My youngest son is turning one on Friday. This year has gone by so fast! It's hard to believe that he is already walking and can say, "mama" and "dada". And, he's still breastfeeding. In America most babies are done nursing by 6 months of age, so I know that we are in the minority. It is definitely a personal decision to decide when and how to wean your baby, or toddler, but I think there are some good reasons to continue breastfeeding for more than 6 months.
Babies have immature immune systems and breastfeeding helps prevent them from getting sick since they get antibodies from their mother through her milk. Our pediatrician made a comment one time that my kids had such thin charts because they hadn't been sick very much. Now, don't get me wrong, we've had our fair share of colds and stomach bugs, but we have not once had an ear infection or strep throat! I truly believe that my kids have been so healthy because they have all breastfed past one year.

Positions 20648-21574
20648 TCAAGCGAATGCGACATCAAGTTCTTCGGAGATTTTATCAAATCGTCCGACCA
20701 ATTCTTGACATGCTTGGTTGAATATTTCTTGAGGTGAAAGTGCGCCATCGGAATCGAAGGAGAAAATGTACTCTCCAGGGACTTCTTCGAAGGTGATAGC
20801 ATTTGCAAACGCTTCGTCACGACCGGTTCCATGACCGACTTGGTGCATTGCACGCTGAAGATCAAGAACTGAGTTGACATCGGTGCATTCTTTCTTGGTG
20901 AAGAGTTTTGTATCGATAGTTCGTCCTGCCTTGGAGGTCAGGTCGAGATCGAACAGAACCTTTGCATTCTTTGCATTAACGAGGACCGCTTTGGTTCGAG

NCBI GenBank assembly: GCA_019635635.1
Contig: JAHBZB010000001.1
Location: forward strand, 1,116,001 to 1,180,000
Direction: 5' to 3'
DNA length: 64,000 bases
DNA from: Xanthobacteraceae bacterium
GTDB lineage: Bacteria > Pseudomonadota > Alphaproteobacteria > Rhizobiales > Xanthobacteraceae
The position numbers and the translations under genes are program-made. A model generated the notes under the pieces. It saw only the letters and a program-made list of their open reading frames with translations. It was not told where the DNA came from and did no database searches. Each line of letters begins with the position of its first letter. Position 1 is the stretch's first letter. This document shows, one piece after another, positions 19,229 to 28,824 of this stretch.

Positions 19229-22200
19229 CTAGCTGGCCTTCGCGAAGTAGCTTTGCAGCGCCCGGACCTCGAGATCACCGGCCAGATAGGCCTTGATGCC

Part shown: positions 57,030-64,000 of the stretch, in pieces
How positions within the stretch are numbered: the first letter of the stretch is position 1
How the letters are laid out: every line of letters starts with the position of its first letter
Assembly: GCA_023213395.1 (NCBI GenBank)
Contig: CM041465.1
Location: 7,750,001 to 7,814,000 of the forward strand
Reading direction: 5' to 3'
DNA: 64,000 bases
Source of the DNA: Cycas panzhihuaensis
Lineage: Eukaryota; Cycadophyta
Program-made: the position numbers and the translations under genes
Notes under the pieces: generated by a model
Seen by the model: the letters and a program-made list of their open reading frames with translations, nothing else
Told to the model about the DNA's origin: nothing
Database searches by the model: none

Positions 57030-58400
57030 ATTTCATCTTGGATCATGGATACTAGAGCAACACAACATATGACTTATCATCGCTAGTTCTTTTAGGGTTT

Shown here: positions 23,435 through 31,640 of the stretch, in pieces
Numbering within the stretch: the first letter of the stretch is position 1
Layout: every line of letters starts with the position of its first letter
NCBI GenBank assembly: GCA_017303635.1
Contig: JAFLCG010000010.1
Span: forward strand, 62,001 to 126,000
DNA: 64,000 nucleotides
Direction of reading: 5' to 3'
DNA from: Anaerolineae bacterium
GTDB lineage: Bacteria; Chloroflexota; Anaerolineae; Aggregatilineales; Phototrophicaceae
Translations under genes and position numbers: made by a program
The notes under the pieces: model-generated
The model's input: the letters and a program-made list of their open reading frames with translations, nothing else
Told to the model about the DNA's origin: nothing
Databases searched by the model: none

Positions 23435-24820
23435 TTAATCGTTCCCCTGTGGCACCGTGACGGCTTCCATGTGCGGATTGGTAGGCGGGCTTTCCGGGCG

The World Health Organization recommends breastfeeding for at LEAST the first 2 years of life. Any woman in the USA who has breastfed her baby until he or she was 2 probably got some negative reactions from others. The average age of weaning worldwide is 4 years old. That's right 4!! Again, it is a very private and personal decision when to wean your baby, but I think that Americans can learn from the WHO and other countries that support long term breastfeeding.
I breastfed my first two children for 15 and 16 months respectively. I only stopped breastfeeding them because I was pregnant again. (There are a number of women though, who tandem nurse, or continue to nurse their toddler and a new baby). I intend to keep breastfeeding my youngest at least through this winter and hopefully until he turns two when his immune system is more fully developed.
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